All going badly wrong!


Really would appreciate some advice!

I am hypo since 2011 and currently taking 60mcg of liothyronine three times day split into 20mcg dose.

I was doing well up until our move south in Dec 2014.

Now I know house moves are stressful but I fe

T my hypo symptoms coming back and at the time was on 2 half tabs of Liothyronine so upped it to 3.

I went to register with new GP and bloods were taken and I was called back.My cholesterol was higher at 5.3 and she said I was hyper so to reduce my meds!.i knew this wasn't true but did as I was told as they were repeating bloods in 6 weeks.

When the bloods were redone I was called as my T4 was low.

I explained this was normal on T3 but they said it was virtually undetectable and I had also noticed my worst symptoms coming back badly.i am exercising 4 times a week eat healthy and my weight is creeping up,my nails skin and hair are terrible and I am so sleepy and. Upset.

We also lost our mother in law so it's a lot I know.I am though getting worse daily and having to work some extremely long shifts as am agency worker.

They have refereed me to an endo but I'm unsure what's happened.

My T4 was at 0-45 (10-00 to 19-00) being the range.

I know it's fine to be low but it's not there what's happening I feel awful and all my other bloods are fine .

Thanks Jayne

3 Replies

  • A healthy thyroid gland produces T3, T4 etc, when we are put on levo which is T4 which should convert to T3 but sometimes it doesn't convert sufficient.

    When we take T3 alone because our body isn't producing any or low T4 that's what the blood test result will show. Unfortunately Endocrinologists are using blood tests which were introduced along with levothyroxine, so with T3 only it just cannot ring true and they are flummoxed with the blood test results.. T4 is a prohormone.

    Did you leave a 24 hour gap approx between T3 and the blood test? If you split doses I know this is difficult. I take my dose once daily and have no problems.

    A couple of excerpts from the above link:

    1. Conventional endocrinologists' lack of knowledge about T3 results from conduct that is clearly unscientific—that is, overall, they accepted without question mandates passed down to them by old guard thyroid specialists, much as loyal military personnel obediently and unquestioningly comply with orders from higher command. The particular mandate of conventional thyroid specialists I refer to here is this: "The only thyroid hormone preparation a doctor should ever prescribe is T4 (thyroxine)."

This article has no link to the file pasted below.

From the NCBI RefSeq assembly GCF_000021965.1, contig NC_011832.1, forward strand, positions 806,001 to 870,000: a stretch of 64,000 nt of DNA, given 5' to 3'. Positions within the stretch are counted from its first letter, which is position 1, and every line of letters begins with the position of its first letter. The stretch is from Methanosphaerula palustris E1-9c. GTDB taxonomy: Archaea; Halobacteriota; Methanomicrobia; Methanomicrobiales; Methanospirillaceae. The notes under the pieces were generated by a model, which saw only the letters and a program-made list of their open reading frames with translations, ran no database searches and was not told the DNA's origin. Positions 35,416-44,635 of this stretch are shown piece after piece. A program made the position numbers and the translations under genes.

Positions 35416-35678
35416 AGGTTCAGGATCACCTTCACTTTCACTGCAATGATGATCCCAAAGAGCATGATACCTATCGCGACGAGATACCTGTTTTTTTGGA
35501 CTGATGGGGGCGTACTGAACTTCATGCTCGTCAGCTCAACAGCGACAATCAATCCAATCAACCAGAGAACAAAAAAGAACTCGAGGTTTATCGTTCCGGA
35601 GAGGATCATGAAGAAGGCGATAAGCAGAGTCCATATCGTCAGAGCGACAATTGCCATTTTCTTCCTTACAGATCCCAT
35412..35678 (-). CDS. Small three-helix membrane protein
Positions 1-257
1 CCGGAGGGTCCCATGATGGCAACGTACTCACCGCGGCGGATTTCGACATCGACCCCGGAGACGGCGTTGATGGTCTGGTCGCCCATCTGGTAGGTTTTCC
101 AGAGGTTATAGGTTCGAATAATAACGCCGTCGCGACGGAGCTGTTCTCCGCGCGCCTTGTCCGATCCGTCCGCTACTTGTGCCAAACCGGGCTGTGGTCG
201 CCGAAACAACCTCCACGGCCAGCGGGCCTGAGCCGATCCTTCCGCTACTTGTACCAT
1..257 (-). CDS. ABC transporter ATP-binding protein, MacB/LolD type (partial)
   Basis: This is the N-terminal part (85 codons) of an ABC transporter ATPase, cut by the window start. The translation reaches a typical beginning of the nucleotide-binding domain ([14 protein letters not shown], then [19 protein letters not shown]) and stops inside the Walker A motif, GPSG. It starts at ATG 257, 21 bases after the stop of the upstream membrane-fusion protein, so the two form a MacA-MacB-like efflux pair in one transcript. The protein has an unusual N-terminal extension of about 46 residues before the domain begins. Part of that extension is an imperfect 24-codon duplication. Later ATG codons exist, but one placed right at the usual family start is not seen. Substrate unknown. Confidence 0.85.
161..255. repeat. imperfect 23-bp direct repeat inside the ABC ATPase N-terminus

To the discredit of both conventional endocrinologists and the thyroid specialists whose edicts the obey, this mandate is not scientifically based. Instead, it’s based on a powerful marketing campaign of a major pharmaceutical company. This marketing campaign, not science, is precisely why most doctors robotically write "Synthroid" on their prescription pads when they learn that a patient is hypothyroid. Conventional doctors, including endocrinologists, have allowed their minds to be utterly subjugated by this marketing campaign. As a result, they’ve deprived themselves of clinical experience with any thyroid preparation other than T4.

    2 You asked, if we don't have T4 receptors, "then why do we need T4 supplementation rather than just T3 alone?" With rare exception, we don't.

    No one can rationally defend T4 supplementation on scientific grounds. I say this because the widespread use of T4 supplementation is not based on scientific studies that show it to be safer or more effective than the use of T3 alone. Instead, its widespread use is the result of a financial venture between the endocrinology specialty and corporations that profit from sales of the most commonly prescribed brands of T4.

  • P.S. On the T3 link, read the para at the very bottom of the page on the right-hand side.

  • Hi Jayne - A combination of both T3 and T4 might work a lot better. Is there any reason why you're on T3 only?

    T3 works to combat fatigue short term but I think have a steady 'baseline' dose of T4 is much better. I'm on 20mgr of T3 split twice and 75/100 mgr Levothyroxine. Seems to be the best balance so far. Of course we all need different doses but T3 only wasn't a good solution in my experience.

    Are you on a thyroid friendly diet? I'm newly converted to gluten-free and after just 3 days I feel much better!!

    Lucy Y

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